The National Airspace System Safety Review Team's report found understaffing, inconsistent funding and recruitment bottlenecks have impacted the FAA's ability to manage air travel.

The National Airspace System Safety Review Team's report found understaffing, inconsistent funding and recruitment bottlenecks have impacted the FAA's ability to manage air travel. Jingying Zhao / GETTY IMAGES

Overtime, staffing shortages and shutdowns to blame for recent air safety issues, panel finds

A task force is calling on FAA to "urgently" address its staffing issues to avoid further risks to the flying public.

Understaffing and an overreliance on overtime by the Federal Aviation Administration are creating a less safe national airspace, according to an outside panel created to review a series of recent runway and other incidents. 

The lack of an adequate workforce, a problem 40 years in the making, has trickle-down effects that create several threats to the flying public, the National Airspace System (NAS) Safety Review Team found in a report it released Wednesday. The capacity deficiencies have created inefficient operations, the team found, requiring a constant reshuffling of resources to ensure the airspace can function. In the process, it said, employees are being stretched thin and “critical redundancy” is being eliminated. FAA formed the panel in April after 10 safety incidents occurred in late 2022 and early 2023.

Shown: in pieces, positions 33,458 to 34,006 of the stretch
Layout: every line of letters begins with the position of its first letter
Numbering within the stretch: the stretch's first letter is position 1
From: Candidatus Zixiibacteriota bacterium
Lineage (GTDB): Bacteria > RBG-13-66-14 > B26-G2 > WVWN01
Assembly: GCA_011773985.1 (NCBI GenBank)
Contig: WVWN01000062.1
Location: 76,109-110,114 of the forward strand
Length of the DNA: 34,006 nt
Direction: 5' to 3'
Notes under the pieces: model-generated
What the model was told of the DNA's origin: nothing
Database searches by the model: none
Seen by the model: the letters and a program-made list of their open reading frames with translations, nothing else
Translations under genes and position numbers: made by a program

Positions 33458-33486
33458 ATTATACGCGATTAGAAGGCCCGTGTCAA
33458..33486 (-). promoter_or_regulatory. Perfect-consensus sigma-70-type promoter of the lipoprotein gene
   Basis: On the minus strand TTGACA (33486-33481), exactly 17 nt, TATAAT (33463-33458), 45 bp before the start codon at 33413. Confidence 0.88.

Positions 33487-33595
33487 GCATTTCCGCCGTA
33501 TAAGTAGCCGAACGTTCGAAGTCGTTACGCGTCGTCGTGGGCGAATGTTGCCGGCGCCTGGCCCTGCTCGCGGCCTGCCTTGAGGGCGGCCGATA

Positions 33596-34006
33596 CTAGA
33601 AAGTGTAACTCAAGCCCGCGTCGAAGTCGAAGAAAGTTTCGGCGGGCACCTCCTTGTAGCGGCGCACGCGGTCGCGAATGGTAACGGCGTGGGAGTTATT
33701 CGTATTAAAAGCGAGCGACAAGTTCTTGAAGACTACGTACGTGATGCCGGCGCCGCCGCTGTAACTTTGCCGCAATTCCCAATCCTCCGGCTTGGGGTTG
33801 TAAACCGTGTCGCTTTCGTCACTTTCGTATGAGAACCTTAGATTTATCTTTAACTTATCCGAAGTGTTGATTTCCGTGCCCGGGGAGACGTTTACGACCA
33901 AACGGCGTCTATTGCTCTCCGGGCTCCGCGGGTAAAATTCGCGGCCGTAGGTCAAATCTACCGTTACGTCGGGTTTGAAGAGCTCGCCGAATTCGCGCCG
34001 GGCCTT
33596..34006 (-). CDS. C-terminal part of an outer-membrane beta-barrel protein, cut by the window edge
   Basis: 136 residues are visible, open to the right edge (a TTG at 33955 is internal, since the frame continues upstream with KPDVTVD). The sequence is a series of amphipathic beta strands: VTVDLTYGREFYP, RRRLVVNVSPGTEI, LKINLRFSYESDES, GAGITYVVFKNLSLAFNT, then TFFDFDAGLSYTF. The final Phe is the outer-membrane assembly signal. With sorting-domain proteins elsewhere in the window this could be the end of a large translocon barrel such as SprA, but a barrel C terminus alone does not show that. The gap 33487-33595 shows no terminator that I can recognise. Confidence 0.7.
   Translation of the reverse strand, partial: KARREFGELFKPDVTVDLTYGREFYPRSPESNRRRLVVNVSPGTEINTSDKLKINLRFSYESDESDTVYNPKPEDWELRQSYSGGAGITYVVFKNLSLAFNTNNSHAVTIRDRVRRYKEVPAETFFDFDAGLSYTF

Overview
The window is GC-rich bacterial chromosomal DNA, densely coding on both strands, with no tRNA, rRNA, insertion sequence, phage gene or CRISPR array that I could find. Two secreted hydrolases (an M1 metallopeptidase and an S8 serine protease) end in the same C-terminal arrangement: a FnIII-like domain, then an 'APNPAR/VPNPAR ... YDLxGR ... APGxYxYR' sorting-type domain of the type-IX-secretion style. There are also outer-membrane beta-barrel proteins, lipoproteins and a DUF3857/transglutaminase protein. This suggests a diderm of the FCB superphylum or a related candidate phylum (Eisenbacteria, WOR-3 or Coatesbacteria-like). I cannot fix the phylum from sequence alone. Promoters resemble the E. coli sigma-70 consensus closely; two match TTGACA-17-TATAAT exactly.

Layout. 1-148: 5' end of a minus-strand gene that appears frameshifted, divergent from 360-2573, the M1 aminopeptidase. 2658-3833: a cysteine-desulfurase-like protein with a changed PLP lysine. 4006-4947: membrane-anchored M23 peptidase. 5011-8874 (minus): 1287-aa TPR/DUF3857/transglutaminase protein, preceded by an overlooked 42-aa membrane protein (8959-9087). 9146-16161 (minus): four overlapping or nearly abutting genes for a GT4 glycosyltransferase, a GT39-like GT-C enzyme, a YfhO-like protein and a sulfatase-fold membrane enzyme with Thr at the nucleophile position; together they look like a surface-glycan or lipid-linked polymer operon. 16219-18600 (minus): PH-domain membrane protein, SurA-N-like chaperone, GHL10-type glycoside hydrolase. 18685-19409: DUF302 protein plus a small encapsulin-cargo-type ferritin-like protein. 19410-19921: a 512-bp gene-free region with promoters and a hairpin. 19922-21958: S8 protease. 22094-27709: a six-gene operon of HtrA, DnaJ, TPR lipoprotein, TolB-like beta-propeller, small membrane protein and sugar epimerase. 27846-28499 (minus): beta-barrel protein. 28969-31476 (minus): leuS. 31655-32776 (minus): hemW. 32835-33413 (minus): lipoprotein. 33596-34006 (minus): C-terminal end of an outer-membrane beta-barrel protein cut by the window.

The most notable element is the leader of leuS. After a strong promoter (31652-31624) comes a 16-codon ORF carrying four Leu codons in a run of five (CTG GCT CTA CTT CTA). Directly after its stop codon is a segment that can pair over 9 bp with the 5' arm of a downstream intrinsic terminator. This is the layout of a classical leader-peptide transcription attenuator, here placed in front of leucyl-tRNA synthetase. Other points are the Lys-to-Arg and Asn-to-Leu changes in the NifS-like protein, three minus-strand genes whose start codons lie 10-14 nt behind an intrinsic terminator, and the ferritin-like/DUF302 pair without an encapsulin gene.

Overtime use is at an all-time high within FAA, which the review team said is leading to more absenteeism, lower productivity and increased fatigue. Insufficient staffing is forcing FAA to negotiate schedule reductions with certain areas to maintain the safety of operations, implement more ground stops and combine locations to fall under one post. The latter strategy creates fewer eyes on the airspace and quick decisions that could force more errors. FAA supervisors are currently serving as replacement controllers, hindering their ability to conduct their normal coordination responsibilities. 

“When air traffic is rerouted, put into holding or space is increased between aircraft to accommodate understaffed adjacent areas, the opportunity for mistakes in instruction is multiplied due to the abrupt change in the operation and the increased communications required to facilitate the irregular operation,” the panel said. “While each element of risk may not be material, the combined effect of irregular operations necessitated by staff shortages erodes the margin of safety in the NAS.” 

The panel made a series of recommendations it called on FAA to quickly address, related to staffing, process integrity, facilities, equipment and technology. Taken together, in combination with longstanding funding shortfalls and congressional gridlock, the issues create “an erosion of safety margins that must be urgently addressed.” They added the agency cannot provide the level of service the flying public expects without adequate resources. 

“If unaddressed, the [Air Traffic Organization] will be unable to maintain current capacity, let alone expand and modernize the system,” the panel said. “The understaffing that currently exists within the ATO places additional strain on the system, further eroding the margin of safety and increasing risk.”